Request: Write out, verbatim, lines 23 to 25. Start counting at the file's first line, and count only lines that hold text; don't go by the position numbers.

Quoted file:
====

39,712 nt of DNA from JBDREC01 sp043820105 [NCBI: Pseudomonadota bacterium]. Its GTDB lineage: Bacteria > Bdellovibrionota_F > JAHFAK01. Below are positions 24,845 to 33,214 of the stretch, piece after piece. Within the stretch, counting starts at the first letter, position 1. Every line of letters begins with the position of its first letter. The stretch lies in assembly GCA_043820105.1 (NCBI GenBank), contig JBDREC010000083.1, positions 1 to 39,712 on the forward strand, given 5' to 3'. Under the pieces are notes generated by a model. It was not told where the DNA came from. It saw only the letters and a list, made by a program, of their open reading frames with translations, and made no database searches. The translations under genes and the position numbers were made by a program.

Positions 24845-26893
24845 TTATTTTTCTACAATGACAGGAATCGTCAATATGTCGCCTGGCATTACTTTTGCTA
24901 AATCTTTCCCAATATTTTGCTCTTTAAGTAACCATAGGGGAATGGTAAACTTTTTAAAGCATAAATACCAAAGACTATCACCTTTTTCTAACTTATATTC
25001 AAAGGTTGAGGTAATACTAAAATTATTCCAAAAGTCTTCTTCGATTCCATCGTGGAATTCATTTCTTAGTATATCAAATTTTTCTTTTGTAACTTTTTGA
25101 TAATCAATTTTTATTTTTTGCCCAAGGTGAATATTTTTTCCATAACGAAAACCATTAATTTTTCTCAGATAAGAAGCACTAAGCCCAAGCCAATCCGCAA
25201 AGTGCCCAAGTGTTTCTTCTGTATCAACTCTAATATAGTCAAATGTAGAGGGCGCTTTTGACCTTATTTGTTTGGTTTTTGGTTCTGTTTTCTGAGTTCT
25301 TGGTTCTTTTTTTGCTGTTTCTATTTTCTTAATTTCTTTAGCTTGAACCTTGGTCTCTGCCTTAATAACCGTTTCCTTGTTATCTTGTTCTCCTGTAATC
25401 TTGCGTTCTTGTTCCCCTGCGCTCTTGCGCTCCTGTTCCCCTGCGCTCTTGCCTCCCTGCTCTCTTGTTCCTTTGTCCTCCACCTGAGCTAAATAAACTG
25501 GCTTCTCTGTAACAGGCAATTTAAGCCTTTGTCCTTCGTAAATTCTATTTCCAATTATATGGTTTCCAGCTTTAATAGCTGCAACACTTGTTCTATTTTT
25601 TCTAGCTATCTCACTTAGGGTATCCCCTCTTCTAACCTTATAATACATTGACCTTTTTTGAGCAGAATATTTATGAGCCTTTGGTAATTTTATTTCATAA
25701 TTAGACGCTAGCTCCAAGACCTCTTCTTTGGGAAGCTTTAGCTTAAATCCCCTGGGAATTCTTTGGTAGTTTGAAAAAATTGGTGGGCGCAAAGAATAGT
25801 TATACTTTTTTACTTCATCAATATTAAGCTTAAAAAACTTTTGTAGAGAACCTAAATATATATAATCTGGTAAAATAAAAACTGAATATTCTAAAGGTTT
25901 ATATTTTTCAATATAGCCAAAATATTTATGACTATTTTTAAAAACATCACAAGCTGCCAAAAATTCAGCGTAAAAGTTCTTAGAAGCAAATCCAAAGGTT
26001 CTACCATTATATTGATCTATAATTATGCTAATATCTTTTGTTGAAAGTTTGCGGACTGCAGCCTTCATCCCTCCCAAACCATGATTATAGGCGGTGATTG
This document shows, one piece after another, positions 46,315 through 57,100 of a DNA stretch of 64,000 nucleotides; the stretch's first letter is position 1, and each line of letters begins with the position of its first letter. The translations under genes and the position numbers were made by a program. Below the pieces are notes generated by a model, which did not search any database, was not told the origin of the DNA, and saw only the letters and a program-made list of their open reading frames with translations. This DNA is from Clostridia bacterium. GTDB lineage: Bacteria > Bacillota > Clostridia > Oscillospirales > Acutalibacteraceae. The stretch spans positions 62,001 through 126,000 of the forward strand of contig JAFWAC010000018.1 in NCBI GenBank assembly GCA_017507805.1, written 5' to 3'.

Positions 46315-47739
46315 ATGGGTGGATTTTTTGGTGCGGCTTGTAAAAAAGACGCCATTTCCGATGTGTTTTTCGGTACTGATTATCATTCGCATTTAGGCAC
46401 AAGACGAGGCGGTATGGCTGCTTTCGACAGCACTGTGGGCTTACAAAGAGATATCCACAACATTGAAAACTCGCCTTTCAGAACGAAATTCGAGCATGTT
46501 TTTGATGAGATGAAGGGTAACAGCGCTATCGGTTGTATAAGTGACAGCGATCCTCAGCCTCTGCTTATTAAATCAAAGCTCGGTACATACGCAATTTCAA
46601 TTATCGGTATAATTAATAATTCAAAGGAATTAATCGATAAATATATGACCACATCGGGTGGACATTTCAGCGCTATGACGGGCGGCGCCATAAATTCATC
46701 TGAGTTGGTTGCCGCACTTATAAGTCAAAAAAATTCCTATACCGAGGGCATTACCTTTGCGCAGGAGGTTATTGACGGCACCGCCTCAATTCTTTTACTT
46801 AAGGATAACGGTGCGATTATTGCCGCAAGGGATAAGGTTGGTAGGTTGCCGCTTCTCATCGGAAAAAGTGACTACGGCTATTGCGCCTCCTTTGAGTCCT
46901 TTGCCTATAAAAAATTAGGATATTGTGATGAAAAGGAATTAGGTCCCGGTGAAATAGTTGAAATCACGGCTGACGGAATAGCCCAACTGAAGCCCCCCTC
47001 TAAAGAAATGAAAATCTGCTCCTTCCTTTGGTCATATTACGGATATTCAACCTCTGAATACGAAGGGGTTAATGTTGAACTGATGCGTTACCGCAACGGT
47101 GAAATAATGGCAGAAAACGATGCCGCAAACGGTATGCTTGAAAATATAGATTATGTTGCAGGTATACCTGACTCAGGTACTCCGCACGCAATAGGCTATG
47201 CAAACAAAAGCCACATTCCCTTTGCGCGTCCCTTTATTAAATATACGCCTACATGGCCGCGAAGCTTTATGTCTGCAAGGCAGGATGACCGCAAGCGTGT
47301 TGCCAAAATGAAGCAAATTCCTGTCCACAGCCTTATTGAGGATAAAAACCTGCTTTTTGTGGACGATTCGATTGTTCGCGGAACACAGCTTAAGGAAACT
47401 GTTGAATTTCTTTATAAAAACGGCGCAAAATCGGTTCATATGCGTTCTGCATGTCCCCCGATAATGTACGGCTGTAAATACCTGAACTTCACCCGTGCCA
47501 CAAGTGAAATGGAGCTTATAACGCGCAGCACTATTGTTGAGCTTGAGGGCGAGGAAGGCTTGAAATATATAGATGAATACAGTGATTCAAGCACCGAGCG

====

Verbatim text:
46801 AAGGATAACGGTGCGATTATTGCCGCAAGGGATAAGGTTGGTAGGTTGCCGCTTCTCATCGGAAAAAGTGACTACGGCTATTGCGCCTCCTTTGAGTCCT
46901 TTGCCTATAAAAAATTAGGATATTGTGATGAAAAGGAATTAGGTCCCGGTGAAATAGTTGAAATCACGGCTGACGGAATAGCCCAACTGAAGCCCCCCTC
47001 TAAAGAAATGAAAATCTGCTCCTTCCTTTGGTCATATTACGGATATTCAACCTCTGAATACGAAGGGGTTAATGTTGAACTGATGCGTTACCGCAACGGT